Hard News by Russell Brown

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Hard News: These things we must now change

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  • linger, in reply to Dennis Frank,

    Political consensus could only ever derive from agreement about which behaviour is racist.

    Possibly misses the point that "hate speech" is broader than "racism", and that it is "hatefulness" that should be called out?

    Tokyo • Since Apr 2007 • 1860 posts Report Reply

  • Dennis Frank,

    I was responding to the suggestion that a bipartisan consensus in parliament to oppose racism would be a good idea. It probably would, but viability would hinge on the definition used.

    I agree that hatred is a bad thing - have felt that way since I was a child. I recall making a conscious decision to reject it when adolescent in the early sixties. I've noticed, however, that leftists who oppose hate speech tend to use it themselves, when criticising rightists who use it. As a centrist, I find both groups contemptible. Fortunately many leftists do not descend to that level!

    We have a law against hate speech. However it has never been tested via prosecution, as far as I'm aware, so we don't have case-law to establish precedent yet. I'm also unaware of any consensual definition that could be applied, so I remain a sceptic as regards the practicality of the notion.

    New Zealand • Since Jun 2016 • 292 posts Report Reply

  • Dennis Frank, in reply to flabra,

    I empathise & will try to respond suitably. Speech matters, indeed, and I agree it is part of behaviour. Intent and motive are usually discernible, but it is human nature to disagree and diagnosis therefore varies. Interpretation is a subjective mental process.

    To articulate an objective view, folks usually form an interim verbal agreement, then formalise it via consensus on the written description if necessary. In politics, it is necessary. I led such a process for the Greens, to get the rules for decision-making and constitution adopted, so I'm clear on how to do that stuff successfully.

    As regards racism diagnosis, I can report that it was done via dictionary definition originally. Anyone who asserted that one race was superior to others was deemed racist. Supporters of ideologies and governments that promoted the notion were then also deemed racist. I marched against apartheid on that basis in 1970.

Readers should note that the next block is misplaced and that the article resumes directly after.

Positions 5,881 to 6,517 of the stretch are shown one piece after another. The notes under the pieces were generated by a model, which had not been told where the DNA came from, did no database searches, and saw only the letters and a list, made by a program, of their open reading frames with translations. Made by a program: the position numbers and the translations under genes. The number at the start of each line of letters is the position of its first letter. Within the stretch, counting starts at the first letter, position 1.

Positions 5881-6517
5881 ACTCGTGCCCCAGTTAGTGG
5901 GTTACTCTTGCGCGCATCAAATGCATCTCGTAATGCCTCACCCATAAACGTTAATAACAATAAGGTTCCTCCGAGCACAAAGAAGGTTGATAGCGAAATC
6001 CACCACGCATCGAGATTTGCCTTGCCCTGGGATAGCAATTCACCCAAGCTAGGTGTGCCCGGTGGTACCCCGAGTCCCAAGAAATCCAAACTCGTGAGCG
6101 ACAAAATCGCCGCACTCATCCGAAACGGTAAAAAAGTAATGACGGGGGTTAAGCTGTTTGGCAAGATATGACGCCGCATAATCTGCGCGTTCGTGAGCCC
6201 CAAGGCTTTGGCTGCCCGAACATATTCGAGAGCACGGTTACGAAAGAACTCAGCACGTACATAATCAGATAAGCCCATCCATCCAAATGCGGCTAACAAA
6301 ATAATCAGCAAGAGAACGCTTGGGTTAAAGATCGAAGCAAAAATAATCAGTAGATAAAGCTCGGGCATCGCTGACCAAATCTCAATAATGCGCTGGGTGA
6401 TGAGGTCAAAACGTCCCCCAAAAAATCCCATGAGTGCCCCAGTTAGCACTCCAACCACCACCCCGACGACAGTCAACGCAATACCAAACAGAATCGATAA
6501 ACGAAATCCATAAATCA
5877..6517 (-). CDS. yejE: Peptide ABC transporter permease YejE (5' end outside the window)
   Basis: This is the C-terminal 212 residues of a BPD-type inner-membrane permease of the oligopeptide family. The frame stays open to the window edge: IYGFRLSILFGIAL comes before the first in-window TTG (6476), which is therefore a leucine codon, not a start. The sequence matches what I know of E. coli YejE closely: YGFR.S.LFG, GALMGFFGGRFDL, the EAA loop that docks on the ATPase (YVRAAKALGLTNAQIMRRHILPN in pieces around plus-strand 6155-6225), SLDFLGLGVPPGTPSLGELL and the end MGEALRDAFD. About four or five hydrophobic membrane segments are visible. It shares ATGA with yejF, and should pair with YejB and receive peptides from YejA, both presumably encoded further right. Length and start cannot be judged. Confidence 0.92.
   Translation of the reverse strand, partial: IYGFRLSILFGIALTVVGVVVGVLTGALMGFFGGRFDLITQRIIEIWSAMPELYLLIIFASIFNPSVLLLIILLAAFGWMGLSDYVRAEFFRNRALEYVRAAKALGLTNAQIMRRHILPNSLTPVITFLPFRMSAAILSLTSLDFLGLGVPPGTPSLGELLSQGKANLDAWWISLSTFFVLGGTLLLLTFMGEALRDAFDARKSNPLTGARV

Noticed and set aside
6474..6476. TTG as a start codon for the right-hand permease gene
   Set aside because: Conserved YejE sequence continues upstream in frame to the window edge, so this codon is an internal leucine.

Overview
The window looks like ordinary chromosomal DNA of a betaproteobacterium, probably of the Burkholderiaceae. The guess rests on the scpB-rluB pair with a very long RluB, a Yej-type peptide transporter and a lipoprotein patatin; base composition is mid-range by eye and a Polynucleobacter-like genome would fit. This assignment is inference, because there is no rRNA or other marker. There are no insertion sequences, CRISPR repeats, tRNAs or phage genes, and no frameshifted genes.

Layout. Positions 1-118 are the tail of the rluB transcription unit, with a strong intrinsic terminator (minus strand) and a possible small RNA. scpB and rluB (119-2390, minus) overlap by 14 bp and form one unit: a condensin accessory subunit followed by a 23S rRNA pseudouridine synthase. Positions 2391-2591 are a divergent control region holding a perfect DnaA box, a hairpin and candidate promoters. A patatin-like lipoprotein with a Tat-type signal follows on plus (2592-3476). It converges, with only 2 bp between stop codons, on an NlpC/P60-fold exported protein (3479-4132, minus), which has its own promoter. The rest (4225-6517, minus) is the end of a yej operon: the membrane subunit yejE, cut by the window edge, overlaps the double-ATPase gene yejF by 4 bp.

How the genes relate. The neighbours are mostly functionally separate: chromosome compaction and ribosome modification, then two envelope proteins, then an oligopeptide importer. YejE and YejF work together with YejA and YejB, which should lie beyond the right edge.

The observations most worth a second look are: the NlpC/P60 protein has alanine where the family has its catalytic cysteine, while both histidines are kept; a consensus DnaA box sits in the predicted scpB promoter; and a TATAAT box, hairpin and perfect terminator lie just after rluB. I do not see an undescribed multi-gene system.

Nowadays things have morphed, so we routinely get racist applied as a term of abuse regardless of the definition being inappropriate to the circumstance. Bigotry rules, in consequence. I blame postmodernism for this outcome.

    I'm aware that this explanation may not fully answer the question you began with, but I'm not sure I can add anything more helpful...

    New Zealand • Since Jun 2016 • 292 posts Report Reply

  • Katita, in reply to Russell Brown,

    the case of National's disappearing petition about the UN Global Migration Compact ...

    https://www.radionz.co.nz/news/political/385066/national-s-un-migration-petition-removed-by-emotional-staff-member

    One can only imagine the 'emotional junior staff member' is code for human being

    Auckland • Since Nov 2006 • 64 posts Report Reply

  • Moz, in reply to Dennis Frank,

    There's been an evident trend in recent years to disregard the standard definition of the term

    That to some extent comes back to prescriptive vs descriptive linguistics, plus the usual rejection of a certain type of argument from authority by young people. Equally, old man yells at cloud is a longstanding tradition.

    It's worth noting that race is a social construct without biological meaning, and that racial categorisation changes over time. Are "the Irish" a race? If not when did that change?

    two judges in a NSW court recently decided that a prosecution failed because islam is not a race

    Would you like to argue that the attacks weren't racist because Islam isn't a race? Passionate racists are quite willing to hate Muslims for not being of the "white race" regardless of the pedantry of online commentators or the arguments of lawyers.